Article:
What exactly is an editorial? The simple answer is: an unsigned article expressing the newspaper’s opinion on a matter of public interest. It’s the one place in the newspaper where The Times tells you what it thinks as an institution.
Speaking on the newspaper’s behalf is the editorial board, consisting of members with a variety of viewpoints and expertise. We meet three times a week for an hour or so, bat around ideas and arguments, examine them for flaws, push them in new directions, (sometimes) discard them entirely and (ideally) mold them into coherence. We often have visitors from the worlds of politics, governance, academia and business.
Board members interview sources much like our newsroom colleagues, though we aren’t as likely to use quotes. We go wherever our interests lead us — skid row, Sacramento, Shanghai — but we’re not entirely free to write whatever we want. The editorial board imposes a few institutional constraints, by design.
One is what is known in the law as stare decisis. Our past positions on any given topic help guide our present view. It would be intellectually inconsistent, not to say politically opportunistic, to favor term limits when one party is in office but oppose them when another governs. (For the record, we don’t like term limits for anyone.)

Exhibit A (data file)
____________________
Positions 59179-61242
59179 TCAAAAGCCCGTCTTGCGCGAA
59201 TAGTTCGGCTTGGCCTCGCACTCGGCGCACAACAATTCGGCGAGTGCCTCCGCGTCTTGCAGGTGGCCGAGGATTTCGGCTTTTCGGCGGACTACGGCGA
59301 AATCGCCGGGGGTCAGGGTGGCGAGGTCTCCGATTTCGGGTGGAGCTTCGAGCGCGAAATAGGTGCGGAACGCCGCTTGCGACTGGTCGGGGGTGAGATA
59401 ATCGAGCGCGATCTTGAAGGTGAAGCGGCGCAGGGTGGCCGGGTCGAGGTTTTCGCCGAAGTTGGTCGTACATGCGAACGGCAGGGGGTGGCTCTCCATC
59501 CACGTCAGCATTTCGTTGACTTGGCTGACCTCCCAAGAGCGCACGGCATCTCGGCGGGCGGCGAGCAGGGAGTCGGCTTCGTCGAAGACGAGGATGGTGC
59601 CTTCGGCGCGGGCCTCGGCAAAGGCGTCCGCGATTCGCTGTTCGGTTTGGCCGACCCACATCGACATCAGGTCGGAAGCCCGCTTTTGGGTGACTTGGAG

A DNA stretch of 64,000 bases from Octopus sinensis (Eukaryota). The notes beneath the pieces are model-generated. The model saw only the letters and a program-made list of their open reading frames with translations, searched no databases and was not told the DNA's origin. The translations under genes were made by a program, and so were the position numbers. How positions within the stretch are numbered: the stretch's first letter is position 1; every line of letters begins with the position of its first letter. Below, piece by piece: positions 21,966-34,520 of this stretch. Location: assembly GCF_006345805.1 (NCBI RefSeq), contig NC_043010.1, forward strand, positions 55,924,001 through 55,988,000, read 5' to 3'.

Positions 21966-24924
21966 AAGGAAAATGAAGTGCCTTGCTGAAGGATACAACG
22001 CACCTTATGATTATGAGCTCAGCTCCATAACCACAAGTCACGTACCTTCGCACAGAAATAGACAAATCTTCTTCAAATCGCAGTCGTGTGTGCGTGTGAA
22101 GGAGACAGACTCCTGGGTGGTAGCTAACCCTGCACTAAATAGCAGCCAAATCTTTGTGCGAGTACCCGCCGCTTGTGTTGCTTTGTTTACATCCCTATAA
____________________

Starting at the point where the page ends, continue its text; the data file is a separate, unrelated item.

The writing of editorials is a team effort; they aren’t columns reflecting any one person’s viewpoint. A member of the board (editors included) can’t write an editorial endorsing a position in the absence of consensus among the group. That is not to say we are a full democracy. Editors have a bigger say, especially in wielding a veto.
We are also spreading our voice outside the geographical constraints of the editorial page. We will increasingly be offering more online-only content, whether rebuttals to an editorial or virtual chats with a columnist.
We don’t expect you to always agree with our opinion, but we do hope to earn your respect.
Members of The Los Angeles Times Editorial Board